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Gingrich Gave False Information To Ethics Committee

By Bob Franken/CNN


WASHINGTON (Dec. 19) -- A key ally of Newt Gingrich announced that the House speaker had provided false statements to a House committee investigating the ethics of his tax-exempt college course. Rep. John Linder (R-Ga.) called it an innocent mistake, but even some Republicans aren't so sure.

The admission came one day after word came that the tax attorney who had been representing Gingrich quit on Saturday. Linder made the disclosure today, saying that Gingrich's false statements were accidental, due to an error by the lawyer, Jan Baran.

In a statement, Baran insisted his firm "did not submit any material information to the ethics committee without Mr. Gingrich's prior review and approval." Baran has not been available for further comment. Nor has Gingrich, who is out of town with his family.

The speaker's principal foil in Congress, Minority Whip David Bonior (D-Mich.), was quick to pounce.


"It's always a sign of trouble when a client fires his attorney," Bonior told reporters. "But when an attorney fires his client, that's about as bad as it gets. It's time for Newt Gingrich to come clean with the American people."

Pressure for disclosure of the entire ethics case against Gingrich is also coming from his fellow Republicans, notably Rep. Christopher Shays of Connecticut, who says he will abstain from voting for Gingrich as speaker in January without all the information.

Shays tells CNN, nevertheless, that in spite of this latest disclosure, "I believe he will be elected speaker, because it won't be serious. But we need to know."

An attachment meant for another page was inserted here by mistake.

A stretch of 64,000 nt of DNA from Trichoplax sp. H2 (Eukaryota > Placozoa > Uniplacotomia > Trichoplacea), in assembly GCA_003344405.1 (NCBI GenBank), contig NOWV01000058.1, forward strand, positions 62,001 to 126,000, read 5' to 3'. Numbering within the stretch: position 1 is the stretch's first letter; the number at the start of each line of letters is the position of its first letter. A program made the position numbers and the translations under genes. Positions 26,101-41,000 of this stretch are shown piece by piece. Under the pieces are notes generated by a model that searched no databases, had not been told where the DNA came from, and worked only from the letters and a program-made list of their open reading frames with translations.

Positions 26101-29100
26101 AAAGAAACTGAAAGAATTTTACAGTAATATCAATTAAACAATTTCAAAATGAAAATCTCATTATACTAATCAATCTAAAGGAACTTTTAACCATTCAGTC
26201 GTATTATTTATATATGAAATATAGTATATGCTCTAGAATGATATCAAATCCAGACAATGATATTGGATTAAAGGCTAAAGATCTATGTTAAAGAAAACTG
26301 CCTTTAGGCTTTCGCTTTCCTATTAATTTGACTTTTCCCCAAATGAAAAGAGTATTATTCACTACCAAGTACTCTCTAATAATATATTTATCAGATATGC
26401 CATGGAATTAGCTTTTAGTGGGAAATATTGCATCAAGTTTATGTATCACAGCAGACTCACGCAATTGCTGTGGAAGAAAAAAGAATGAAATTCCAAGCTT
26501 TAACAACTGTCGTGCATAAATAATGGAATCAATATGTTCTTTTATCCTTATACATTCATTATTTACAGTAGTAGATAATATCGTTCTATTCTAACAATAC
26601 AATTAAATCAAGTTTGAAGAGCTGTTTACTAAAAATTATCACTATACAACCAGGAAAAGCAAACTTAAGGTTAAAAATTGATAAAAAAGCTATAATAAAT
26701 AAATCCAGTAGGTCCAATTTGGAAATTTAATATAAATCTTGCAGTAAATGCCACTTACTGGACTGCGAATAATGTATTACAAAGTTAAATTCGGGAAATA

With no word from Gingrich, Linder faulted Baran for "saying Newt should have caught" the errors. "He's the attorney," Linder told The Associated Press. "Newt was paying him not to make errors."

It was not immediately known why Baran left Gingrich, a long-standing client. Congressional sources told AP that the speaker has retained legal malpractice attorney Randy Evans of Atlanta.


"This is very serious business," said CNN's Robert Novak. "What makes it serious is for the first time, I'm picking up a buzz on Capitol Hill from Republicans wondering whether the speaker might step aside until this thing is finally settled... For the first time you're hearing the same kind of buzz among Republicans that I heard many years ago about [former House Speaker] Jim Wright with the Democrats. Doesn't mean the same thing is going to happen."

Wright resigned from Congress after an ethics investigation, spearheaded by Gingrich, found he had violated House rules.

The ethics committee has been investigating whether Gingrich had misused tax-free foundation money to finance the college courses he claimed to be non-political. The six-member panel, comprised of three Republicans and three Democrats, is scheduled to complete its investigation by Jan. 7, 1997.

This story originally appeared on CNN's "Inside Politics."

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